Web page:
SA should derisk exploration to boost mining

First Published in Business Day on   February 8th, 2024   |   by   Gracelin Baskaran

SA should derisk exploration to boost mining

The examples of Zambia and Tanzania should be followed

This week’s column comes to you from the Mining Indaba in Cape Town. I’m feeling more optimistic than I did in 2023 though not at the state of SA’s mining sector, having learnt how countries such as Zambia and Tanzania have turned their policies around in a short time span and let the mining sector be an engine of growth. I see no reason SA can’t do the same.

I was on an Indaba panel this week with Kheri Mahimbali, permanent secretary of the ministry of minerals in Tanzania. I asked Mahimbali, who was formerly in the private sector, what reforms Tanzania put in place to derisk investment, and what additional reforms they were working to adopt.

Mahimbali inherited a system with policies that deterred, rather than attracted, investment. The new government has chosen low-hanging fruit that can be achieved quickly and unlock bottlenecks. For example, to avoid them getting lost in the bureaucratic black hole, Tanzania assigns every mining company a relationship manager, who escorts them through the investment process.

Mining companies can just WhatsApp their paperwork and direct their questions to their manager, who makes sure companies get their applications fast-tracked. To strengthen the relationship between government and companies the ministry holds quarterly breakfasts with mining companies to understand the challenges they face and how to address them efficiently.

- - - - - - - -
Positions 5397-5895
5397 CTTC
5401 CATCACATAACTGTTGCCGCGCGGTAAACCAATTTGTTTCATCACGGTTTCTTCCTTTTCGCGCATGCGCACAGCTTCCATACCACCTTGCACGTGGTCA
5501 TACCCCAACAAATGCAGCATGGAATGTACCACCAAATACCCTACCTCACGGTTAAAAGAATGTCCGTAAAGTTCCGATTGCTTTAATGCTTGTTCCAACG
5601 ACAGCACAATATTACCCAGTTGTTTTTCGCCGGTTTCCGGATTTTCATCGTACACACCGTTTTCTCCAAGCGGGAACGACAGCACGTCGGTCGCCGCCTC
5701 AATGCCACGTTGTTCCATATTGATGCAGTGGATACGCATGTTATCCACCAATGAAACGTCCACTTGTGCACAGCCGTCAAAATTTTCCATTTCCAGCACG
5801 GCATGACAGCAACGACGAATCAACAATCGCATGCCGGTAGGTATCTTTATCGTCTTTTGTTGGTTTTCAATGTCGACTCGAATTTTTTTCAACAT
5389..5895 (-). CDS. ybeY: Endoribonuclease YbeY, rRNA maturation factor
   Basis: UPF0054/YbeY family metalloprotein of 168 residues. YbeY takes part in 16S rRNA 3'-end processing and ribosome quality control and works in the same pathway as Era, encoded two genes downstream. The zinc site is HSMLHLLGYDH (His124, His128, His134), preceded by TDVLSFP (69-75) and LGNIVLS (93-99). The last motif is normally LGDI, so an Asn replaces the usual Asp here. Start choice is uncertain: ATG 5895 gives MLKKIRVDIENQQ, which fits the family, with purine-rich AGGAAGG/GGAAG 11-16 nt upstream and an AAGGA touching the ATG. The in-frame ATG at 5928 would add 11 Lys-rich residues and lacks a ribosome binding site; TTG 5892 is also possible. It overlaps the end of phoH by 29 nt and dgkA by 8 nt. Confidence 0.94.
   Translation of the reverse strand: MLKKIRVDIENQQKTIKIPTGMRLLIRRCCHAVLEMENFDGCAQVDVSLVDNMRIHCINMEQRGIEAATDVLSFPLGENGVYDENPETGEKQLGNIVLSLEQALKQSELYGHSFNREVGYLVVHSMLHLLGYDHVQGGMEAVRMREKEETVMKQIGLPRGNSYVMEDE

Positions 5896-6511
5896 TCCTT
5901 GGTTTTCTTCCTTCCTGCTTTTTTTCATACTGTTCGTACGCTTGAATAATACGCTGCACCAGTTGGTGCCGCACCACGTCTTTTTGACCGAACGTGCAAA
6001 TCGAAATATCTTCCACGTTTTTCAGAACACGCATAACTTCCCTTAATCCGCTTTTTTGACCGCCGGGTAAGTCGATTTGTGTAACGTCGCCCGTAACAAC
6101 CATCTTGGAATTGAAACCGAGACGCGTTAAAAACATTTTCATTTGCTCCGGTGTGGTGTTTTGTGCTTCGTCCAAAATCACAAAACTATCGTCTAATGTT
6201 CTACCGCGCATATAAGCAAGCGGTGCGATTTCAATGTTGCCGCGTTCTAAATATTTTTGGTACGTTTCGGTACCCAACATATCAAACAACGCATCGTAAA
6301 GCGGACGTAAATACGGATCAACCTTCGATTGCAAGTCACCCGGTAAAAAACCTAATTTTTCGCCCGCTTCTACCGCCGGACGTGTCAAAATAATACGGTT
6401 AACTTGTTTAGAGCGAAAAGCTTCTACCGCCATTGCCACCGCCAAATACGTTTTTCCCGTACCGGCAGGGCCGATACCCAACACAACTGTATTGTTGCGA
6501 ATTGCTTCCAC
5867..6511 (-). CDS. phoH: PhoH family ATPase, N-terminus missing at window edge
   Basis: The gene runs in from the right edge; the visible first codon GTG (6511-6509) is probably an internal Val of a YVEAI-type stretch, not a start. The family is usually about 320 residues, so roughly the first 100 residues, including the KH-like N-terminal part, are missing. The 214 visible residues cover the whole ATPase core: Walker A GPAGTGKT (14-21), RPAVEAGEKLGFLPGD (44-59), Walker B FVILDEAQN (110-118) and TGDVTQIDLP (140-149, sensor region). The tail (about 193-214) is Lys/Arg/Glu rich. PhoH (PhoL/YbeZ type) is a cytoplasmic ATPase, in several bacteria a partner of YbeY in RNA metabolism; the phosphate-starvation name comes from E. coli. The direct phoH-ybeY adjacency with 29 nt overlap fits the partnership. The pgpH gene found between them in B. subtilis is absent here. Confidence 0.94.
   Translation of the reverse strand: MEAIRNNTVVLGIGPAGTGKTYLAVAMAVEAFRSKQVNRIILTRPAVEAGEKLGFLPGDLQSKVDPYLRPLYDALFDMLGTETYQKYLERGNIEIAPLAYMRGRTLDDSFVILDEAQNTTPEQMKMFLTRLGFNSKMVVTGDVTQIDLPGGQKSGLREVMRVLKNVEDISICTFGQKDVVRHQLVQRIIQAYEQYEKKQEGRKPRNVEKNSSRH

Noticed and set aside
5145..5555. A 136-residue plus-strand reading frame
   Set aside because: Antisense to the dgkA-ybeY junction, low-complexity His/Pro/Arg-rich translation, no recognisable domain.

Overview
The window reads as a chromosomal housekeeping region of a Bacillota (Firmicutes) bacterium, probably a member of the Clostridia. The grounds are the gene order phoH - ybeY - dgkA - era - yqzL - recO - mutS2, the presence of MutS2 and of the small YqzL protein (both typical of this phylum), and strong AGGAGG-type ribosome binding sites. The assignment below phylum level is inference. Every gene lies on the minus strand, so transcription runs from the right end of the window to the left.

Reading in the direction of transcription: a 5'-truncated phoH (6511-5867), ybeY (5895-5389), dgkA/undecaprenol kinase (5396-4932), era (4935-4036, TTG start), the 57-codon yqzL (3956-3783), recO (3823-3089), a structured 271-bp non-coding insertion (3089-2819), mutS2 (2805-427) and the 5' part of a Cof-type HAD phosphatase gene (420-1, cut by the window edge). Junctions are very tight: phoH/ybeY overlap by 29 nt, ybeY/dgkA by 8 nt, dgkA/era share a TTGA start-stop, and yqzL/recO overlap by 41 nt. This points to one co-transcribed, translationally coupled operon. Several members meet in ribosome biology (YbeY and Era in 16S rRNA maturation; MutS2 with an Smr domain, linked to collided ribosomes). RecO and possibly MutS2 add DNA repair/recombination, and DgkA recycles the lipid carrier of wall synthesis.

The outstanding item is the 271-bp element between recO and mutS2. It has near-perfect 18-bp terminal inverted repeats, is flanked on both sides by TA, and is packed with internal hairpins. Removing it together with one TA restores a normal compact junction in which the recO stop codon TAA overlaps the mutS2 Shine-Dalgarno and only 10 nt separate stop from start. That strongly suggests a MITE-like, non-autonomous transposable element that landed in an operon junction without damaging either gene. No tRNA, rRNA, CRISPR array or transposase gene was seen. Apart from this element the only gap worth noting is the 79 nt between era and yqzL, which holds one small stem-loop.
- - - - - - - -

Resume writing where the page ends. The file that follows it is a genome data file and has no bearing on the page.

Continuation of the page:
This got me thinking. What if we asked the SA government the same question? What is SA doing to derisk investment, particularly exploration, the oxygen of the mining sector? Without exploration the sector will inevitably fade as older mines close. In 2003 SA’s share of global exploration expenditure amounted to 5%. Today, it’s below 1%.

The Minerals Council SA modelled the economic benefits of increasing exploration and found that if SA receives 1% of global mining exploration expenditure it generates about R532m of tax revenue and generates 5,500 jobs. If it reaches 5% of global exploration R2.7bn of tax revenue is generated and 27,700 jobs are created.

The economic return of mineral exploration is significant — and it’s long-term. Consider that the life of an SA mine can range from 20 to 80 years. It’s a gift that keeps on giving. But the reality is also that exploration is hard and expensive. The failure rate sits at about 99%. This is why derisking the exploration phase is critical. If you start exploring today it can be well over five years before you see a producing mine.

SA’s energy, water, rail and port challenges won’t be fixed tomorrow, but some policies can be rolled out within months — including incentives to derisk exploration, a clear and transparent process for securing an exploration or mining permit, and the institutional will to turn this around. Last financial year, of the 2,525 new applications that were submitted for mining permits, not a single one was even processed.

Mining remains the economic backbone of this country, not in terms of jobs but because it contributed to nearly 60% of the country’s exports in 2023. When I was in Saudi Arabia in January, an SA mining CEO asked me a valid question: who, with any commercial understanding, would bring greenfield mining investment to SA right now? 

But I won’t end this column on a pessimistic note. The previous governments in Tanzania and Zambia had active resource nationalist policies that deterred investment. In fact, some companies even divested owing to double taxation, export restrictions and opaque licensing.

In a short while, less than a single presidential term, both countries developed investor friendly policies, and the investors came. I refuse to believe SA mining is anywhere near its sunset phase. While turning Transnet around may take time, exploration doesn’t need rail infrastructure. It needs incentives.

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